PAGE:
Not only can you monitor keywords with this tool it’s really handy for keyword analysis – with volumes for Google, YouTube, Amazon and other popular platforms.
If you are after a more basic program just to get an idea of how your keywords are doing, then Rank Tracker is a good alternative. You can start with a small number of keywords for just under £20 a month, not to bad if you are only looking after one website such as a personal project.
Structured Data Mark-up
Errors in structured data crop up all the time. It’s easy to miss a bracket here or there. Google’s own structured mark-up tester is a good place to start if you are writing your own code and want to test if it is correct.
The tool also allows you to run a page through it to identify if there is any structured mark-up on it. Very handy if you are auditing a site as it will detail the errors with the mark-up too.
Data Studio is my go-to reporting tool. Completely free to use, it is a handy way of visualising data from a large number of sources. You have the option of creating your own reports from scratch or using one of the hundreds of templates submitted by other people in the gallery.
I would recommend playing around with some of the templates to get inspiration for what data you can report on and how it can draw out insight.
Tools like BigQuery, Google Analytics, YouTube Analytics and Asana all have connectors that enable you to draw data straight into your reports.
I struggle to find a tool I love as much as Screaming Frog for the value. It is so very cheap for such a powerful tool. One licence currently costs £149.00 per year which, in my opinion, is a great price for what the tool offers. However, if that’s still a bit steep or you want to try before you buy there is a free version that is restricted in some of its features and only allows you to crawl 500 URLs.
Seriously, a great tool.
(Also, just an FYI – their log file analyser is top-notch too. Another good value tool if you are looking to dig deeper in your technical SEO)
We complain about Google a lot, but they do give us so many free tools to help us do our jobs. Lighthouse is an excellent example of that.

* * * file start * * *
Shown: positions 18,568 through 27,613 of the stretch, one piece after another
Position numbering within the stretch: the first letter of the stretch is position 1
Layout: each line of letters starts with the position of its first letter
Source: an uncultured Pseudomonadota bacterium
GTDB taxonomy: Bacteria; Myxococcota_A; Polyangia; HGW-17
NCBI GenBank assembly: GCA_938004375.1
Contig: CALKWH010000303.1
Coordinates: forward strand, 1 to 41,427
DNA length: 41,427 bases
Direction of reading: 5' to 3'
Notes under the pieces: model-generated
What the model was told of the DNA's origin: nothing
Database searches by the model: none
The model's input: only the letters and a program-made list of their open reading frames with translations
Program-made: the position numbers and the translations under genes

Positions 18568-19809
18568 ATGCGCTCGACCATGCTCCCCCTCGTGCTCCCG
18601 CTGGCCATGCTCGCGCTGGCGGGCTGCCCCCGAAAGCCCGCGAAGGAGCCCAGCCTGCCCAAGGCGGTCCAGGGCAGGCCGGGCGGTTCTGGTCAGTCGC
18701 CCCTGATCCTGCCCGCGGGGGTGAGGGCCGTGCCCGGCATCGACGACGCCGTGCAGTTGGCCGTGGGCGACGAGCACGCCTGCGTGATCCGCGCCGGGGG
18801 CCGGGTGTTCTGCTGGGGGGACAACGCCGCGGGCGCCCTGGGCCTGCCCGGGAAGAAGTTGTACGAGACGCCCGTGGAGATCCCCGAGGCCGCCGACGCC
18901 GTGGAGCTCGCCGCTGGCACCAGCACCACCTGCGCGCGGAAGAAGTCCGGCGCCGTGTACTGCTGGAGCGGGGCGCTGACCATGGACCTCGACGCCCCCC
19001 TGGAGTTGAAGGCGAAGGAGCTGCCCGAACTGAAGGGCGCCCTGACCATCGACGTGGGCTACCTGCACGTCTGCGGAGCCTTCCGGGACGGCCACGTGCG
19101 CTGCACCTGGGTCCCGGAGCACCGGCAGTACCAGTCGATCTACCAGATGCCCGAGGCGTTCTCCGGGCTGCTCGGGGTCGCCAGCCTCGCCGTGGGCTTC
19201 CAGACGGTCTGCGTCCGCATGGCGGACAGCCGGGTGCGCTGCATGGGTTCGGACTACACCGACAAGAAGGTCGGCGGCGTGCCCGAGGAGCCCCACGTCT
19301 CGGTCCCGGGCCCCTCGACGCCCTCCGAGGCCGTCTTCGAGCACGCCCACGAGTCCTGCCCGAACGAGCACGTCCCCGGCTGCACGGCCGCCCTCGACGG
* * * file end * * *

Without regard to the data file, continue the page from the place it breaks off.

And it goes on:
The range of reports it provides is quite comprehensive not just if you are looking into the technical SEO performance of your site, but also its usability. Reports cover code performance, accessibility for users, web best practice, SEO and progressive web app metrics (if you are auditing one).
The SEO score is based on checks for things like a meta title element being present on the page, that the page isn’t blocked from indexing and has a valid rel=canonical tag.
In the list again, but I promise you I’m not just running out of ideas, it’s free and has a multitude of uses so I get a pass. Google Search Console will provide you with a sample of backlinks that Google has picked up as pointing to your website. It is not as comprehensive a list as the free tools provide but it should be sufficient to help get an idea of what sort of links are pointing to your site. If you have a manual action for links you may wish to invest in a paid tool for larger list. It will be worth the cost in the long run.
If you want a more substantial list of backlinks to a website then Majestic has a lower tier that starts at £39.99 p/m. You can submit a URL or domain to be analysed as often as you want as you are not paying to monitor them. Although it is still a bit pricey if you are working on a very limited budget I have found it to be the most comprehensive backlink tool for the cost.
There is even a free trial option if you just want to quickly check a domain.
I love the simplicity of Google’s Page Speed Insights. Although it doesn’t give you a load speed it does give a score out of 100 which helps when you are assessing the priorities following tech audits. The scary small red numbers also look highly convincing in presentations to clients. It even splits it out by desktop and mobile device so you can identify if you have a particular issue with one or the other.
Both of these tools will go into detail about what is slowing down your page as well as how slow it is. As with Google Page Speed Insights there are a list of the issues as well as recommendations of what you need to do to improve them.